Saturday, July 5, 2008

The Secret Servant by Daniel Silva

Gabriel Allon is an art restorer with a photographic memory and extensive language skills. He's also an assassin for Israeli intelligence with the combat skills and the extraordinary tolerance for physical pain as might be expected of any super spy in the 21st century. Starring a repeat performance by Greg Allon, The Secret Servant is a well-constructed thriller about a kidnapping in northern Europe.

As might be expected, the body count is high, the plot twisty and turney, and suspense enough to keep the reader up all night rushing to the end.

A well-written thriller. A fast read.

But wait, there is something else. Two scoops of something else. One scoop of European politics (Muslims are taking over Europe, especially England) and one scoop justification for torture.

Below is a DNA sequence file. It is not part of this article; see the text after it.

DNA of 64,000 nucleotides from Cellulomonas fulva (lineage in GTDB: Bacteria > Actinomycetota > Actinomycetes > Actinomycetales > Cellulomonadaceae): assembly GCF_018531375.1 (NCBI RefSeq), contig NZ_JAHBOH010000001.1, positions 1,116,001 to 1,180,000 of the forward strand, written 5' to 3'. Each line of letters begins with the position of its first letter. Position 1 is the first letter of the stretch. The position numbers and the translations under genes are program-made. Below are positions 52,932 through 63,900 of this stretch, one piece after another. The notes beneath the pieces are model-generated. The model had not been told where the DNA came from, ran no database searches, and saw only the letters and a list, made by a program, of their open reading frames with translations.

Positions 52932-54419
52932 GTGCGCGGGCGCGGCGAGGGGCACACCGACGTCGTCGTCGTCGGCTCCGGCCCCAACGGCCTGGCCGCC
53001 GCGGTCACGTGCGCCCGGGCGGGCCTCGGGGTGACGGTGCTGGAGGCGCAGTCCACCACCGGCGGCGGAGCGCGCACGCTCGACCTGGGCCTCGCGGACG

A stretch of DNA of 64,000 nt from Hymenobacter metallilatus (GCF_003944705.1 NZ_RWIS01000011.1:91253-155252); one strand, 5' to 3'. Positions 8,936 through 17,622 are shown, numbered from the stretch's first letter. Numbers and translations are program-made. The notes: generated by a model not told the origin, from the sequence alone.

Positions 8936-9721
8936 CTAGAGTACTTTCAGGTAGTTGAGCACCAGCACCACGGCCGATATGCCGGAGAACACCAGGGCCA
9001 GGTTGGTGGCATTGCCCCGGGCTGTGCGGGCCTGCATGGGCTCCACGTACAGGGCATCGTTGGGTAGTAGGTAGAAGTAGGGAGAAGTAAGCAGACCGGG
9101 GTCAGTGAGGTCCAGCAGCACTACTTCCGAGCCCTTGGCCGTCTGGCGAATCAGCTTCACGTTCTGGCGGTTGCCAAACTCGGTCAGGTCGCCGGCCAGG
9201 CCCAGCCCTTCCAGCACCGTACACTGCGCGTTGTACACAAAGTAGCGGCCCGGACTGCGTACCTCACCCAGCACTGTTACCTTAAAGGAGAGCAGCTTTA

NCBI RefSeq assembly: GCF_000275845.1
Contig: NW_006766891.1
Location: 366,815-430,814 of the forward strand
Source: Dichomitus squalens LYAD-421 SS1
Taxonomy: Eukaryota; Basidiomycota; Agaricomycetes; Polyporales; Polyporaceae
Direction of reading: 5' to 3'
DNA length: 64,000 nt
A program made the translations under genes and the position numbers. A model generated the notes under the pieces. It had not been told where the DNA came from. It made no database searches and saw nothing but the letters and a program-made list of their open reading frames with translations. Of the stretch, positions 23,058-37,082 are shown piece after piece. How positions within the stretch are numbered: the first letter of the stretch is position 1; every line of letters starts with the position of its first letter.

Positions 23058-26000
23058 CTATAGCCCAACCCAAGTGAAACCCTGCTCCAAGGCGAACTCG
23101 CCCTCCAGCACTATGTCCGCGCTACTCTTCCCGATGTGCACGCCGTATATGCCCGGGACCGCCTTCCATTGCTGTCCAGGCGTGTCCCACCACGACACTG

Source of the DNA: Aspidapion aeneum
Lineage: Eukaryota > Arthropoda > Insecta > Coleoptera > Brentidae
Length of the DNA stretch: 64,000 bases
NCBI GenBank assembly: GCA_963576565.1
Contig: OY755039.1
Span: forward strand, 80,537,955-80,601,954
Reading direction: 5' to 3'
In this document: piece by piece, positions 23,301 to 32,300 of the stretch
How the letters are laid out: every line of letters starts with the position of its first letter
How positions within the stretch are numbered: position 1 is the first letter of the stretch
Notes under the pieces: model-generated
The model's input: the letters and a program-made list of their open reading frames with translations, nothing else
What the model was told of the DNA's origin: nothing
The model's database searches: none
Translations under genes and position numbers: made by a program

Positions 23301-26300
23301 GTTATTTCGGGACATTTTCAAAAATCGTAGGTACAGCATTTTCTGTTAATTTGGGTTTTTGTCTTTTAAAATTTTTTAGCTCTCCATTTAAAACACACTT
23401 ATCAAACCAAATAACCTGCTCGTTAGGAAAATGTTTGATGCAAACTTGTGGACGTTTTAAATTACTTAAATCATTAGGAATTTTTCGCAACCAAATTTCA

"Did it feel good to shoot him like that?"

"It didn't feel good. But then it didn't feel bad either."

"Look at those people over there. Many of them would soon be dead if I hadn't acted the way I did."

If can take your thrillers with a double serving of politics, this is the book for you. However, if the need to save Europe from Muslims extremists and the use of torture to accomplish goals might disturb your reading enjoyment, you might look for something else.

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